In his view, the study results testify to the modern-day view of neurodegenerative processes: "Neurodegeneration doesn't begin when the symptoms surface. Rather, it is a stealthy disease which starts developing years or even decades beforehand."

Klockgether believes that this gradual development offers certain opportunities: "If we intervened in this process by appropriate treatments and at a sufficiently early stage, it might be possible to slow down or even stop the disease process."

More investigations planned

The current results will be the basis for long-term investigations. A new series of tests with the same group of individuals has already started; further tests are scheduled every two years. The scientists intend to monitor the study participants for as long as possible.


'/>"/>

Contact: Marcus Neitzert
marcus.neitzert@dzne.de
49-228-433-02271
Helmholtz Association of German Research Centres
Source:Eurekalert

Related medicine news :

1. Study: Older Whooping Cough Vaccine More Effective
2. Study: Peer-referral programs can increase HIV-testing in emergency departments
3. Study: Patient openness to research can depend on race and sex of study personnel
4. Study: Brain makes call on which ear is used for cell phone
5. Study: HIV Infection Does Not Adversely Affect Outcomes of Liver Transplantation for Hepatocellular Carcinoma
6. Penn pilot study: Group of Bradford Co, Pa. residents concerned about health effects of hydrofracking
7. Great HealthWorks, Inc., makers of Omega XL, Report New Independent Study: Omega-3 DHA Protects Against Liver Disease
8. New IU study: How often is more important than why when describing breakups
9. Study: Physicians less likely to bond with overweight patients
10. The doctor wont see you now? Study: US facing a neurologist shortage
11. Study: Dental bib clips can harbor oral and skin bacteria even after disinfection
Post Your Comments:
*Name:
*Comment:
*Email:
(Date:6/26/2016)... ... June 27, 2016 , ... Quality metrics are proliferating in cancer care, and ... in the eye of the beholder, according to experts who offered insights and commentary ... of Managed Care. For the full issue, click here . , For the ...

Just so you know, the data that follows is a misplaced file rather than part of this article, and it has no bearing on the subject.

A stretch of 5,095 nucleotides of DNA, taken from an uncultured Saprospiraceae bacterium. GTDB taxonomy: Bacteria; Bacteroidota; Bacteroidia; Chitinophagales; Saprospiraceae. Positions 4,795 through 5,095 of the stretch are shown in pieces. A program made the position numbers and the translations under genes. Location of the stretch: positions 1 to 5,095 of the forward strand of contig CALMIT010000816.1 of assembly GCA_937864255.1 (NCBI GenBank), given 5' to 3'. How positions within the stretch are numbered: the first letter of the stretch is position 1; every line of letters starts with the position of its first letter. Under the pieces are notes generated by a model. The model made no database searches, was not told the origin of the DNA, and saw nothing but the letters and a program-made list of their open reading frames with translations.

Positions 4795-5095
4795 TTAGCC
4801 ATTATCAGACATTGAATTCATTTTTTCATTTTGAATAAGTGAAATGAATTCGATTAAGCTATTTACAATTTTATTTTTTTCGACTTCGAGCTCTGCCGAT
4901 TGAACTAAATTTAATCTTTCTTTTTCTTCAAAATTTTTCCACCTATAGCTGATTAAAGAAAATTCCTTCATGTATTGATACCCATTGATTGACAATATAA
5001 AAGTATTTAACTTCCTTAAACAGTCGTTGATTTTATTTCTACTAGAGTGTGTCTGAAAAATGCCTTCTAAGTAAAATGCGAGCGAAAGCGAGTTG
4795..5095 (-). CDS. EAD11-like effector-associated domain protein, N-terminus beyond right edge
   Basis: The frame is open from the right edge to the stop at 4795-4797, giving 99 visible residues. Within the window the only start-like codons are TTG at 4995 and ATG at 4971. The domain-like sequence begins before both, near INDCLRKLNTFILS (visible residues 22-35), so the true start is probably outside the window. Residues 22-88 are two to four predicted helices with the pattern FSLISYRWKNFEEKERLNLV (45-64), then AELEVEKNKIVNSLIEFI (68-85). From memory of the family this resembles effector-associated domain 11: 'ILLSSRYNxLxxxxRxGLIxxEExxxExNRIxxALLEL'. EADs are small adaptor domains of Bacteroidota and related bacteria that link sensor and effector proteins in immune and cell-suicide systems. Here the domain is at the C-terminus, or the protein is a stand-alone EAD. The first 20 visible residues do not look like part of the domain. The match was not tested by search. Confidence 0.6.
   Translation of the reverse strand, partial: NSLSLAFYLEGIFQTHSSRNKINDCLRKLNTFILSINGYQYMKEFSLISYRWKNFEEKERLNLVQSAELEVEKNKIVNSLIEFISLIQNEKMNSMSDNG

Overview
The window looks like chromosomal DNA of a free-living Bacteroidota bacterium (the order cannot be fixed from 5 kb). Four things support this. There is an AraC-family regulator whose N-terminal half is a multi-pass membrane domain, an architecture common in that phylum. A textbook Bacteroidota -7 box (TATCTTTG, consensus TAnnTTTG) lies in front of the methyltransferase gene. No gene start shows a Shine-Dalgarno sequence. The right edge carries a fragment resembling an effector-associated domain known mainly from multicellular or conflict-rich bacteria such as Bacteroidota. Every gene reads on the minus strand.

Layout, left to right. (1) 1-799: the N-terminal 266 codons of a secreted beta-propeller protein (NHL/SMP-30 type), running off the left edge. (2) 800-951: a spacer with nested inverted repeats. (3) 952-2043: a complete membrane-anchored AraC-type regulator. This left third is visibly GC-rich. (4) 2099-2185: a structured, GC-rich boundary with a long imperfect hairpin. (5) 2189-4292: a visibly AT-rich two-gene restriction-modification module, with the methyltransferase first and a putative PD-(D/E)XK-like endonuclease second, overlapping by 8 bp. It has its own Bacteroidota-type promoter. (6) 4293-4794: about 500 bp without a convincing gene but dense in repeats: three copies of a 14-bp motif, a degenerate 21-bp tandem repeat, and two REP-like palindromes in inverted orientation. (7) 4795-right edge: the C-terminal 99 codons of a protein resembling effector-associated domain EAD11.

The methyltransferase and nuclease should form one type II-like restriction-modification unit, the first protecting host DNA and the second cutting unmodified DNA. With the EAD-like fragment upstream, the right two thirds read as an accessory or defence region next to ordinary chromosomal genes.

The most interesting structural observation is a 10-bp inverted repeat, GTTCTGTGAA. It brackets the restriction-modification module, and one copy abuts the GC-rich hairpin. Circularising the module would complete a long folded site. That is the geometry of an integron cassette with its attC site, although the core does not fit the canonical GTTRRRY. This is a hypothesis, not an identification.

(Date:6/26/2016)... ... June 26, 2016 , ... Many women are ... with endometriosis. These women need a treatment plan to not only alleviate symptoms ... can help for preservation of fertility and ultimately achieving a pregnancy. The specialists ...
(Date:6/25/2016)... ... June 25, 2016 , ... First Choice Emergency Room , the largest ... as the Medical Director of its new Mesquite-Samuell Farm facility. , “We are ... Mesquite location,” said Dr. James M. Muzzarelli, Executive Medical Director of First Choice Emergency ...
(Date:6/24/2016)... ... June 24, 2016 , ... A recent article published ... unfamiliar with. The article goes on to state that individuals are now more comfortable ... less common operations such as calf and cheek reduction. The Los Angeles area medical ...
(Date:6/24/2016)... ... June 24, 2016 , ... Global law firm Greenberg Traurig, P.A. announced that ... chosen by their peers for this recognition are considered among the top 2 percent ... special honors as members of this year’s Legal Elite Hall of Fame: Miami ...
Breaking Medicine News(10 mins):
(Date:6/24/2016)... 24, 2016  Arkis BioSciences, a leading innovator ... more durable cerebrospinal fluid treatments, today announced it ... funding is led by Innova Memphis, followed by ... private investors.  Arkis, new financing will accelerate the ... market release of its in-licensed Endexo® technology. ...
(Date:6/23/2016)... DUBLIN , June 23, 2016 ... "Dialysis Devices Global Market - Forecast to 2022" report ... is the treatment method for the patients with kidney failure, ... and excess fluid from the patient,s blood and thus the ... sodium, potassium and chloride in balance. Increasing ...
(Date:6/23/2016)... 23, 2016 Research and Markets ... Market by Type (Organic Chemical (Sugar, Petrochemical, Glycerin), Inorganic ... Coating, Parenteral) - Global Forecast to 2021" report ... The global pharmaceutical excipients market is projected to ... of 6.1% in the forecast period 2016 to 2021. ...
Breaking Medicine Technology: